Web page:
The Informal and Illegal Segments of the Algerian Economy: Measures, Costs and Processes of Transition

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The fragmentation between official, informal and illegal activities is a characteristic feature of many economies in the world with, however, different relative weights and varied underlying factors. By nature, the informal economy is difficult to measure because the operators involved in these activities take care not to be identified. However, for policymakers, controlling the unofficial production of goods and services is key to articulating appropriate macroeconomic and structural policies. To do this, the size of the informal economy is essential data for estimating the extent of tax evasion, capital flight and the degree of social security coverage and taking measures to mitigate their impact on the economy. rate of growth. Empirical research on the size and development of the global informal economy has made great progress over the past ten years and has enabled the establishment of analytical methodologies and credible measurement tools. In the case of Algeria, the economy is fragmented into three segments (official, informal and illegal). The latter two are the product of many structural dysfunctions. Consequently, only coherent public policies in the medium and long term are able to: (1) first eliminate the access routes to informality; and (2) fostering the integration of the informal segment into the formal economy. This article will address all these issues internationally and in the context of Algeria.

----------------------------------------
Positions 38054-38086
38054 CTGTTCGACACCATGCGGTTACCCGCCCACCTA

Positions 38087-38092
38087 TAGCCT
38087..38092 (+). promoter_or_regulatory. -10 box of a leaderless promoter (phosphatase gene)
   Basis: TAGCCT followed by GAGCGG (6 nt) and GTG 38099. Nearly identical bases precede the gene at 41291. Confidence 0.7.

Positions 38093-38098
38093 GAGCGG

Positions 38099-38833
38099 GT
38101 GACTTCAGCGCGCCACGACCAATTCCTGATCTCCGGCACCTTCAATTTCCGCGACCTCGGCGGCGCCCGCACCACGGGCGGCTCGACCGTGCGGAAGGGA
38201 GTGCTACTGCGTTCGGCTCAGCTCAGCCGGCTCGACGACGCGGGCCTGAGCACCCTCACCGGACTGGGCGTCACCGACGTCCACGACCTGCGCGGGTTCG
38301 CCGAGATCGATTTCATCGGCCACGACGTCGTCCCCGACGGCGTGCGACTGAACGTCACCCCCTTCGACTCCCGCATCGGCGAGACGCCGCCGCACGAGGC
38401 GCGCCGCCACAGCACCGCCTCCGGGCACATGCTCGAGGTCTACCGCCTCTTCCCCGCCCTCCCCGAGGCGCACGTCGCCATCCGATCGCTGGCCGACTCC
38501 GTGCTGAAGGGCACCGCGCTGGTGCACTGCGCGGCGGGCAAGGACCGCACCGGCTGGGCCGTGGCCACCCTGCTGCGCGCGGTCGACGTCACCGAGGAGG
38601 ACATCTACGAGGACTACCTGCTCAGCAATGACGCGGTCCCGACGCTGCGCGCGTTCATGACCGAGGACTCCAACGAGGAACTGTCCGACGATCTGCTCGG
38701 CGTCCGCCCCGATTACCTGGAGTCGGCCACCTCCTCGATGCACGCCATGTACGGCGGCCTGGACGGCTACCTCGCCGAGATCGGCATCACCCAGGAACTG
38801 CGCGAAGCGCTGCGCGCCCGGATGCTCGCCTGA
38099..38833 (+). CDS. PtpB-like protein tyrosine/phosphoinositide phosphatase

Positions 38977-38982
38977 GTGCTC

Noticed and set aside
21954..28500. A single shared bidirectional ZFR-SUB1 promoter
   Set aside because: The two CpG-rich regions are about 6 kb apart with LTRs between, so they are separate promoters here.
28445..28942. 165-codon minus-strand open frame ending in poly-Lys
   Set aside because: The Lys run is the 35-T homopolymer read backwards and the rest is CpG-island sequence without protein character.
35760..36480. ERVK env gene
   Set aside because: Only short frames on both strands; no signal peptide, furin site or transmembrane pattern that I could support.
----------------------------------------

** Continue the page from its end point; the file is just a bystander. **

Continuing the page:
Features, data and statistics on the informal economy across the world

Item 1: Features of the informal economy. If the informal economy can be a place of inventiveness and community entrepreneurial activity, it remains driven by an illicit approach to evade: (1) taxation and payment of social security contributions; (2) administrative bureaucracy; and (3) institutional standards for good practice, competition and transparency). Operating at the margins of the law, the informal economy is dominated by micro and/or family businesses, with low productivity and low return operations. This structure reflects difficulties in accessing inputs (services and finance), the absence of state support (vocational training and business development) and difficulties in expanding its markets. Moreover, the added value of informal operators is often captured by other stakeholders in the production chain. For its part, human capital is very poorly remunerated and does not benefit from social protection.

Item 2: Statistic data. Based on statistical data covering 25 years (1990-2015) and using a sophisticated integrated model (which crosses various economic indicators), the IMF recently conducted a study to measure the size of the informal economy in 158 countries , including Algeria. The conclusions are as follows: (1) The average size of the informal economy for the 158 countries is 31.9% of GDP; (2) in a more nuanced way: (i) the size of the informal economy of 62 countries is below this average; (ii) 55 countries have informal sectors whose size varies between 31-40% of GDP; and (iii) 41 other countries have an informal sector which is in the range of 4-65% of GDP; (3) the weakest informal sectors are those of Switzerland (7.26% of GDP), the United States (8.36% of GDP) and Austria (8.93% of GDP). Conversely, the highest are in Zimbabwe (60.6% of GDP), Bolivia (62.3% of GDP) and Georgia (64.9% of GDP).